Burntisland Parish Church
Built between 1592 - 95 this is the oldest Post-Reformation church still in use in Scotland, and is historically important as being one of the first churches built in Scotland after the Reformation, with a highly distinctive and probably wholly original Scottish square plan design.
The interior of the church is notable for its many carved and painted wooden panels depicting the maritime professions and trades of the town. The ornate 'Magistrate's Pew dates to 1606 and the organ was paid for by Andrew Carnegie.
In 1601, due to the plague in Edinburgh, King James VI moved his court to Burntisland to stay at Rossend Castle, the home of Sir Robert Melville. On 12th May that year he held the General Assembly within the Parish Church. During that meeting it was agreed by all present, and consented by the King, to commission a new modern English translation of the Bible, and in 1611 the King James Bible or the ‘Authorised Version’ was first printed.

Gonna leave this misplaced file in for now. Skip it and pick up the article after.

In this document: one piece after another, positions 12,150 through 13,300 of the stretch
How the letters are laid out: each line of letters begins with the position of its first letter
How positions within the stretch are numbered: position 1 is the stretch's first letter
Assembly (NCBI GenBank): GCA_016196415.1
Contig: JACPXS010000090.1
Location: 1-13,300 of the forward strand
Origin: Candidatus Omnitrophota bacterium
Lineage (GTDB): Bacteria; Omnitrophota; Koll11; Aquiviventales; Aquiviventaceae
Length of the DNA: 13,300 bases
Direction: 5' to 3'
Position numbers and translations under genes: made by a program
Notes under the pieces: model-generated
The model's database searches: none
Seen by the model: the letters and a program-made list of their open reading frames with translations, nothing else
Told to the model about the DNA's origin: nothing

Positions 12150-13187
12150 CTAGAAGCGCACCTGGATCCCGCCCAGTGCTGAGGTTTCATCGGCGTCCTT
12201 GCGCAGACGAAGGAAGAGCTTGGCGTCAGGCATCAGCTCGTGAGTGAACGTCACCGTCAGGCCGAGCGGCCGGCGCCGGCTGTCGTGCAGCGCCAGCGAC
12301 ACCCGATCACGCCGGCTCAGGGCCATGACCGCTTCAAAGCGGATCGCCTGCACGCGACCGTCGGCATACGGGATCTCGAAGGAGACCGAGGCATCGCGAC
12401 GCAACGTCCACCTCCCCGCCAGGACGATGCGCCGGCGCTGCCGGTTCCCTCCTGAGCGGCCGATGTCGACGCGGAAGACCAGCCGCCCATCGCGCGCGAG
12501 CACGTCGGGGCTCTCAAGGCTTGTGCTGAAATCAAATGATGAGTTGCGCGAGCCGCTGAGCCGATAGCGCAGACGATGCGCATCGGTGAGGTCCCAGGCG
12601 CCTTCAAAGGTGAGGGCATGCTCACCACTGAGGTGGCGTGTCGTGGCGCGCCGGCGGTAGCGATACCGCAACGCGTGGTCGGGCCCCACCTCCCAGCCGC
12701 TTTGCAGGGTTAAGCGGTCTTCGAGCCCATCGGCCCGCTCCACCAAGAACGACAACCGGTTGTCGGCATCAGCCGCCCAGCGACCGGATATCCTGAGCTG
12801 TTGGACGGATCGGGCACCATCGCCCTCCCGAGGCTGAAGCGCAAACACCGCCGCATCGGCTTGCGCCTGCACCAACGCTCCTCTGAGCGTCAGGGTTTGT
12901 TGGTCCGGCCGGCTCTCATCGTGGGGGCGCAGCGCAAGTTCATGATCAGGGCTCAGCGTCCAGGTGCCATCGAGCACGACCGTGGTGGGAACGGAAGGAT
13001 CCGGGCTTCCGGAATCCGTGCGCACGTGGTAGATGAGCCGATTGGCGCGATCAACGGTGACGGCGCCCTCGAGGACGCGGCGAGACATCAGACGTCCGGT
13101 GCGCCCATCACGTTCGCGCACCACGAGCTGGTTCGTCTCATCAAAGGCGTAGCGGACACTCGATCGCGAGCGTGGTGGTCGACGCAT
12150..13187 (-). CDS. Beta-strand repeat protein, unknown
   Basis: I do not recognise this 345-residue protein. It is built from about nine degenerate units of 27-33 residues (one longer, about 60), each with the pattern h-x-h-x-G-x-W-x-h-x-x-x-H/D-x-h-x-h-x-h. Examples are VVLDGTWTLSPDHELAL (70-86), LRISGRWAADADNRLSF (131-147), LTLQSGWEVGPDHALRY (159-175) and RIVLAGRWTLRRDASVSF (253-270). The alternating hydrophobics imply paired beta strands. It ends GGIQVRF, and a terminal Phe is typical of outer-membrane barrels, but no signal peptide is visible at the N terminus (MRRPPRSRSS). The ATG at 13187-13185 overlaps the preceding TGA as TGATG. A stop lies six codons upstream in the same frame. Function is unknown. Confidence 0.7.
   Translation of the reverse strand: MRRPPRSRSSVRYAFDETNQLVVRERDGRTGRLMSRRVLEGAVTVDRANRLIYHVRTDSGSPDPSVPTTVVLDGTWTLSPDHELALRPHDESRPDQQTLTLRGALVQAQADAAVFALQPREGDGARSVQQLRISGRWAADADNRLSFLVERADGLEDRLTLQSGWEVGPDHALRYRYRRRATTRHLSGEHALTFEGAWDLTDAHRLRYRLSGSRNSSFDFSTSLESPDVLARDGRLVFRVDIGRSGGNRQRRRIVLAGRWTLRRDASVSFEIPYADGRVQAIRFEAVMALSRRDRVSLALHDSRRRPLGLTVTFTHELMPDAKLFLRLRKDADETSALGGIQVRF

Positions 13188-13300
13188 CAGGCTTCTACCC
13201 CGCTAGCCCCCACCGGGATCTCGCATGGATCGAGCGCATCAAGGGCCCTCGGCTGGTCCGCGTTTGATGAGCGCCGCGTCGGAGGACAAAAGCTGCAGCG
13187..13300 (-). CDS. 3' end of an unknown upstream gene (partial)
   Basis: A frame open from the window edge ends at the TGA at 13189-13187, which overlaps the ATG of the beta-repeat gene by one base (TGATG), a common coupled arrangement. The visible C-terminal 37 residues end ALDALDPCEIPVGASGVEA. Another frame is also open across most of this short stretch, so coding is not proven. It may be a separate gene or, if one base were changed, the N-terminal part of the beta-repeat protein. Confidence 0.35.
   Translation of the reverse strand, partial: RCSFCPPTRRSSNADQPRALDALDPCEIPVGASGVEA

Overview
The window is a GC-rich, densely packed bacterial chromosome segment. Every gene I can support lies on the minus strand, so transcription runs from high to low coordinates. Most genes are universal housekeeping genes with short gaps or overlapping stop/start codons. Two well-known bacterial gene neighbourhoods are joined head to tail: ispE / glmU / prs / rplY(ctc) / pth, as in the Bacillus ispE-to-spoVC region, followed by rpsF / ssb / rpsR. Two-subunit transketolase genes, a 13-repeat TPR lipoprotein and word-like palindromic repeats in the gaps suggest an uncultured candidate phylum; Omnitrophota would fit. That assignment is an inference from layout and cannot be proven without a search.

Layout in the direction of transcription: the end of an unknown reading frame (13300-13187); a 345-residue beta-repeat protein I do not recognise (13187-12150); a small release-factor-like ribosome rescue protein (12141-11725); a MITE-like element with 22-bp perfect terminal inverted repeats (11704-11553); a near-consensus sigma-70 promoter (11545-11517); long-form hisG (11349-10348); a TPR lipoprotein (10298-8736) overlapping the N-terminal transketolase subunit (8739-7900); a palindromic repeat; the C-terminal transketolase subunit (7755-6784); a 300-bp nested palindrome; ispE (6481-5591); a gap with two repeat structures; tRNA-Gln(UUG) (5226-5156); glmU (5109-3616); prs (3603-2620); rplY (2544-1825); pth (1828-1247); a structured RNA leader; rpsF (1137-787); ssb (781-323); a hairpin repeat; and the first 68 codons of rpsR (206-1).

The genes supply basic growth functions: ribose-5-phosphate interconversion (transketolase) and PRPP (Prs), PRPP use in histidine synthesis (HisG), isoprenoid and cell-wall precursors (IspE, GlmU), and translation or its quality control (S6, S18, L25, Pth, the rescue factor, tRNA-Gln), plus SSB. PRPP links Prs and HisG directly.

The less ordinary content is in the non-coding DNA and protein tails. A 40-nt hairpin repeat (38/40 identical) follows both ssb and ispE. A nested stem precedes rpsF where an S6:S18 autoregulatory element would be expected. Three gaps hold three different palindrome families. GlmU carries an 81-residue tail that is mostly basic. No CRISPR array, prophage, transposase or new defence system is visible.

There will be an introduction to the church and guided tours will take place throughout the day.
NO BOOKING REQUIRED
Stewards will be present at the venue
Where to find us
- East Leven Street
- KY3 9DB
Programmes this building took part in: